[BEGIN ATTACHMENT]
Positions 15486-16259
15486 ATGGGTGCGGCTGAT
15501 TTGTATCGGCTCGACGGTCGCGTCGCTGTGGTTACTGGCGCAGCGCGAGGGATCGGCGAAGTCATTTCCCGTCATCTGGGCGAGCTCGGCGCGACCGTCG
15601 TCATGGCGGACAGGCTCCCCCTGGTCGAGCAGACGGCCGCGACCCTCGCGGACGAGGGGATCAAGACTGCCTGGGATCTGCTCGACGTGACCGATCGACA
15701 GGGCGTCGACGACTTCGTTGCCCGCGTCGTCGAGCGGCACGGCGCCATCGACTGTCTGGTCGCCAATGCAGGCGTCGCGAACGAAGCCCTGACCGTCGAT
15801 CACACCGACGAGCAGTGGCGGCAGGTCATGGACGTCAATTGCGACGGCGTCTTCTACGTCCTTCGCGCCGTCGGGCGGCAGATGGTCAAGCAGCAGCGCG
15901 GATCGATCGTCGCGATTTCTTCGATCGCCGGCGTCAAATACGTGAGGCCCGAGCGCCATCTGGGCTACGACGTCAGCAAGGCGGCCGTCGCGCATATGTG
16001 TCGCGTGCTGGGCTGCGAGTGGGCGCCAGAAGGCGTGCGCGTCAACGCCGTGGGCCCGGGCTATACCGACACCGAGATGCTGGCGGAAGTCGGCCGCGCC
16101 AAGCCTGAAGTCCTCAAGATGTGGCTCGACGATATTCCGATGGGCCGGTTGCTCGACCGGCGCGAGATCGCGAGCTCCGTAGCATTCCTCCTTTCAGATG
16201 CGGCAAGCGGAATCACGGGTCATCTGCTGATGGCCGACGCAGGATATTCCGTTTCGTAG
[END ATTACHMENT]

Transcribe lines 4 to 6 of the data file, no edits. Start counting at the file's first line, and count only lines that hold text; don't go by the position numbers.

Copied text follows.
15601 TCATGGCGGACAGGCTCCCCCTGGTCGAGCAGACGGCCGCGACCCTCGCGGACGAGGGGATCAAGACTGCCTGGGATCTGCTCGACGTGACCGATCGACA
15701 GGGCGTCGACGACTTCGTTGCCCGCGTCGTCGAGCGGCACGGCGCCATCGACTGTCTGGTCGCCAATGCAGGCGTCGCGAACGAAGCCCTGACCGTCGAT
15801 CACACCGACGAGCAGTGGCGGCAGGTCATGGACGTCAATTGCGACGGCGTCTTCTACGTCCTTCGCGCCGTCGGGCGGCAGATGGTCAAGCAGCAGCGCG